Tag: static apnea
Recently I’ve been thinking more about how I do static apnea. If I have to choose what kind of freediving I’ll do in a certain day I would definitely say that it wold be constant weight with monofin. That’s what I really like, it’s practiced in the sea, I enjoy the pressure on my body when I go deeper and I can relax and concentrate; and furthermore, there is always something to see from the marine life. It’s different with static apnea – especially when it’s done on land. There is no physical effort, one just tries to relax and play with the mind. Sometimes I do easily good static apneas – when I’m concentrated and enjoy the holds. But sometimes I get bored quickly, I cannot concentrate at all, let alone decide to stand some good contractions. I know that it’s important to do decent breath holds and I have to work on relaxation and concentration. I’ve tried different techniques. During the first 1-1:30′ of the hold I check and relax my muscles; then I start visualizing in great detail some pleasurable moments from the past – thus occupying my mind and ‘forgetting’ that I am holding my breath. I’ve also tried visualizing a scene from nature and it works great.When the contractions begin I’m still able to visualize another reality, but for a short time. Then it becomes harder and even though I know I can still hold my breath safely, I’m tempted to quit early. I’ve tried doing some series of pressing my fingers with the thumb, and it ‘steals’ time. Some days it works – but last week I couldn’t concentrate and my mind was everywhere…which led to quite short apneas. I tried longer ones – and did some – but it was not fun at all – I struggled and forced myself to do them. I wonder if good static times are achieved with determination or more likely with a relaxed mind…or both.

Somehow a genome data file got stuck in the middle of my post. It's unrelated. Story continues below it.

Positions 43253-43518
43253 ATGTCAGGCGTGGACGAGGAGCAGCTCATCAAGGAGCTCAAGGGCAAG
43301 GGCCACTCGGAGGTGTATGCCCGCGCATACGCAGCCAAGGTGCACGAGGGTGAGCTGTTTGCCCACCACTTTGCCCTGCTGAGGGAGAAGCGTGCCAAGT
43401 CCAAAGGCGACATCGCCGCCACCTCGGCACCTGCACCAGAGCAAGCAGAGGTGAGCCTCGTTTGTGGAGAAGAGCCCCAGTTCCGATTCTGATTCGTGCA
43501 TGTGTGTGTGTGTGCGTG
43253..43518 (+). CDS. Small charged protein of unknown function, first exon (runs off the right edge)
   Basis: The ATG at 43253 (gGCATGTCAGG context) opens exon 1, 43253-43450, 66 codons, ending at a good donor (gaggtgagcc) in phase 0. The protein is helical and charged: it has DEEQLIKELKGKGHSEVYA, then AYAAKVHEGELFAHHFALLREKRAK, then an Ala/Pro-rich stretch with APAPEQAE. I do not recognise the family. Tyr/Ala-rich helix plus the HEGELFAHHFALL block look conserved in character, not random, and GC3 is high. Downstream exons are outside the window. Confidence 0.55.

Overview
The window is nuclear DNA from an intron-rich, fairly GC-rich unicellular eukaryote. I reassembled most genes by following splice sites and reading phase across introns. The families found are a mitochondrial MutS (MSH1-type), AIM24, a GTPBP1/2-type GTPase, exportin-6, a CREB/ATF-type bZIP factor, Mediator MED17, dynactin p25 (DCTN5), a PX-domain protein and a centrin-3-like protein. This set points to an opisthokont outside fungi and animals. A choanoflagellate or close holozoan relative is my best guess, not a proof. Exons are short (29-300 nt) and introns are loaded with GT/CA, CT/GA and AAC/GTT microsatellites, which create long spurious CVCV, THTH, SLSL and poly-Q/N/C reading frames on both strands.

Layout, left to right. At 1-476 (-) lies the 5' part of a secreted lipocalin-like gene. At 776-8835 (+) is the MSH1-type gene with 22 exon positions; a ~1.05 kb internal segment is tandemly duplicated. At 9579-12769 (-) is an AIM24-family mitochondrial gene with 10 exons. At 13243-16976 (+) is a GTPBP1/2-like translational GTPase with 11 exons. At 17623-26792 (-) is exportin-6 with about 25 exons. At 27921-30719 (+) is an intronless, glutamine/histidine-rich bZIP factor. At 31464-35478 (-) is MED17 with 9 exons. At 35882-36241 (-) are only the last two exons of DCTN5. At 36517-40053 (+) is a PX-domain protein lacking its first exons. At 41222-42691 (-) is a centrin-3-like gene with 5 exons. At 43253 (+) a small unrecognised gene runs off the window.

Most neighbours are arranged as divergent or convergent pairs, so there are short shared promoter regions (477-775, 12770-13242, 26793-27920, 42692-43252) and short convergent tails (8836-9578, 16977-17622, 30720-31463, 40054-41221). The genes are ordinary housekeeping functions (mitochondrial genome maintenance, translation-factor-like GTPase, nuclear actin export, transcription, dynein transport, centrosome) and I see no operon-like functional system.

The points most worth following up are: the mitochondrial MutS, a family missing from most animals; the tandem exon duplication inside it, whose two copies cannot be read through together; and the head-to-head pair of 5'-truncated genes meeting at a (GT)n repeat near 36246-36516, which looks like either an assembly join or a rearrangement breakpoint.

Usually I set some goals for my training sessions, but sometimes when you have a bad day it’s better to switch to other exercises and focus on heaving fun or have some rest. Thus even when I haven’t reached the goals I would be satisfied. Of course the line between ‘a bad day’ and ‘not motivated to train’ is thin, and I’d rather have more successful sessions. I train and freedive for fun, after all.
Today I went to the pool and everything worked fine, no hard times in getting in the mood for some breath holds. Now I’m trying to figure out my own routine that will always work – that’s why I’ll write down some observations and test them in the future.
Two weeks till the next freediving trip to Greece… This weekend we had to settle with an outdoor swimming pool (in Sofia) which was a good place for training. Despite the parties held on Friday night, 6 freedivers/spearfishermen appeared at the pool on Saturday – it’s a good number, considered tha fact that freediving and pool training for spearfishermen are not very popular in Bulgaria…yet. One of the pools is 5.6 m deep and in the morning wasn’t crowded. We did many dives and static apneas there – you can see the clear water on the pics. I wasn’t able to do longer apneas because of the cold – I was shivering in my surfing wetsuit after an hour in the water.